Comment moderation settings

Settings > Disccussion is the Advance Admin interface.

If you are in the Easy Admin interface you need to click on Activate Advanced Admin button at the top of your blog dashboard.

Settings > Discussion

For more information on comment  moderation settings and approving comments refer to:

  1. Controlling who can comment on posts
  2. Managing, editing and approving comments

Final Thoughts

Thanks Kathleen for writing this guest post and for all your great work!

Please leave a comment here or on Kathleen’s post if you have any more ideas about teaching commenting skills to students!

And here’s where you find the other steps for setting up your class blog:

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45 thoughts on “Step 3 – Teaching Commenting Skills & Etiquette (Guest Post by Kathleen McGeady)

  1. Great addition and idea.Is it possible to use Blogger now and have students as “contributors,” not authors, so posts can be approved? I am not seeing that option and I thought blogger used to provide it.

    1. Hi there,
      Sorry I don’t know about the options for Blogger! This is something you can do with Edublogs though. 🙂

  2. Thank you so much for sharing valuable thoughts about commenting. It will be helpful for me as well as beneficial for people.

  3. I found your blog post to be very informative. This is a good idea to use blogging in school. I thought I knew the importance of blogging until I read this article but from your blog I know the real value of blogging.

  4. I do not correct comemnts for a few reasons. First, they can be too numerous at times. Secondly, if I always do the editing work for them then students will never do it themselves. Third, I have several reluctant writers who never get a word down on paper but will make an effort if they get to write on our blogs. I fear that correcting their work will cause them to lose enthusiasm and stop writing. It is these students who could most benefit from practicing writing. I am new to blogging but I have set expectations for comemnts (proper grammar, spelling, makes sense type of stuff) and have brainstormed with students sentence starters for helpful commenting. Also, to reinforce my expectations somewhat I am having students occasionally reflect on their comemnts and set/review goals for future comemnts. As far as posts are concerned, I am finding that students write better posts than comemnts. I plan to ask my students more about this after Spring Break, but its my guess that students are taking posting more seriously than commenting. I think they feel that there work is the post and the comemnts are just an extra . I think that if they saw a good conversation going on in the comemnts (maybe on another classroom’s blog) they may get the idea that comemnts are as important, if not more important than the post.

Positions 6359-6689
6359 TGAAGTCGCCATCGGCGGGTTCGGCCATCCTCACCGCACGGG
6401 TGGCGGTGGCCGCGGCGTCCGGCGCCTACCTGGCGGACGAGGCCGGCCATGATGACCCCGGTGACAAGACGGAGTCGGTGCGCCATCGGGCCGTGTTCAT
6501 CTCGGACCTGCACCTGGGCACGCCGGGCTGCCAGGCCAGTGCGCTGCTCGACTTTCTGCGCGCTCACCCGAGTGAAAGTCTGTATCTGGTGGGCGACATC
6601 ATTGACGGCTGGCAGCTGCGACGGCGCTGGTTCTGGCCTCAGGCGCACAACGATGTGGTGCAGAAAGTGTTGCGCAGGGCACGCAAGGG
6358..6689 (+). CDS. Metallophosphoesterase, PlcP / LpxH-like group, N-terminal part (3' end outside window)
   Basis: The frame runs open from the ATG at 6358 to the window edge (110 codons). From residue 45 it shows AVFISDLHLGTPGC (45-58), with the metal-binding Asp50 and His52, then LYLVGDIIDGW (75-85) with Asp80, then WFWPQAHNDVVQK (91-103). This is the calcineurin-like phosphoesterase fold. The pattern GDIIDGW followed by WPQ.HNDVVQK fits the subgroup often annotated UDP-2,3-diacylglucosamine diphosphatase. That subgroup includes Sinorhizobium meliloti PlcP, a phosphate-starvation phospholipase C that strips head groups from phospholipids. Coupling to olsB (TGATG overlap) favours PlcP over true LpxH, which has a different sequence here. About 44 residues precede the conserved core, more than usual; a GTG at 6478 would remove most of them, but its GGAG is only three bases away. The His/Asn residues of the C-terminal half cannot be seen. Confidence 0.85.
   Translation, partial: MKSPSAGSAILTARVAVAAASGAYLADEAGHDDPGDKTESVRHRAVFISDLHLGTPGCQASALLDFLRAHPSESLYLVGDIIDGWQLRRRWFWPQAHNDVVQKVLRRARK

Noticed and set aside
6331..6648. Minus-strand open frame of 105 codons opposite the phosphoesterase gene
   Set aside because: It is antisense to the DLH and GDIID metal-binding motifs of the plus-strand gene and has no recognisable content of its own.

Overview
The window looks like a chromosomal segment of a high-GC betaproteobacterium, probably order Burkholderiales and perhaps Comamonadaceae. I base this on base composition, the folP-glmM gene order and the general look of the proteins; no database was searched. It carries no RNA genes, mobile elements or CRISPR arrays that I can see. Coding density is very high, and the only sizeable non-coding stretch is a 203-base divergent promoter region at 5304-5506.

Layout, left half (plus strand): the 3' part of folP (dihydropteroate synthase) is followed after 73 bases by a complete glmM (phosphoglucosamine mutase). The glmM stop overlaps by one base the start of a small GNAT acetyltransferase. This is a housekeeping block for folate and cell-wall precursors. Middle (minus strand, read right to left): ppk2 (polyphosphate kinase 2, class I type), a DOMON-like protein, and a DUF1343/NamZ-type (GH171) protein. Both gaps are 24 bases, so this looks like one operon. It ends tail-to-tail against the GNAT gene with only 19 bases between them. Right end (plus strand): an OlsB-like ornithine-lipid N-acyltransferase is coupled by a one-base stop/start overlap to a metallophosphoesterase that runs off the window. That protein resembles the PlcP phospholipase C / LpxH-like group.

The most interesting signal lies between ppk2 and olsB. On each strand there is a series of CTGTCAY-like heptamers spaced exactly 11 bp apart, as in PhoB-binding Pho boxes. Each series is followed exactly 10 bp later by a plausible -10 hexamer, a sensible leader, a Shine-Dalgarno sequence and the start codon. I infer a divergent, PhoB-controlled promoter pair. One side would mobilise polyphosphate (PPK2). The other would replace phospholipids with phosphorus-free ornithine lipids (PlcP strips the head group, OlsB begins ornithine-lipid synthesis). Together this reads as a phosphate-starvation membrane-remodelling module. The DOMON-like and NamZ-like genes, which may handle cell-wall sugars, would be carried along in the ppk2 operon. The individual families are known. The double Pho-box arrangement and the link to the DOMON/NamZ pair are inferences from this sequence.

5. Thanks everyone so far for tkniag your time to leave a comment and share your thoughts. I feel the need to apologize and here’s why it’s is very common for me to respond back to all comments, and often I’ll respond to each comment individually. I do this for quite a few reasons including:1) when I respond back and especially when I respond back with my own thoughts and ask questions it helps me more reflect on the topic, I learn more and I gain a longer term memory of what was discussed2) As a blogger it also shows that I value the comments readers leave. Some times when bloggers rarely respond back to comments it can make readers feel like the blogger doesn’t value their input3) It helps create a vibrant community in comments where readers and the blogger interact with each other.So I’m apologizing because this is one of the few occasions except off course on the class blog list and want to connect with other classroom posts where I haven’t done exactly that. The reason why is because this is an occasion where I feel this is a really important conversation where there is a wide range of differing opinions and I wanted to encourage readers to share their thoughts, and interact with each other without me directing and influencing the conversation based on my own personal views. Now chuckling and hoping that what I have just said made total sense?

  6. My opinion on learning is I disagree to let people struggles on an assignment because if you don’t help them they might never figure out what to do or they might not know an answer like if you get stuck and a answer and the teacher don’t you the right answer you won’t ever learn the answer and you will always get it wrong. I also disagree because it is hard and it helps some people learn that way and it is the easiest way to learn then doing it the hard way and get it right away. Another reason is that some people don’t like to do it the hard way and struggle because they probably don’t like struggling. My last reason is I don’t like learning without smart people to help me do my work when I need it like when I get stuck on something I can’t figure out.

  7. I don’t like learning stuff without smart people to help me. I struggle a lot with learning a few things. Struggling is bad because you could get a lot of things wrong and still not know what it is. If you have a teacher you could get a better score.

  8. I am joyous to find your differentiated way of writing the mail. Now you make it very simple for me to realise and implement the notion. express gratitude you for this post. hold it up.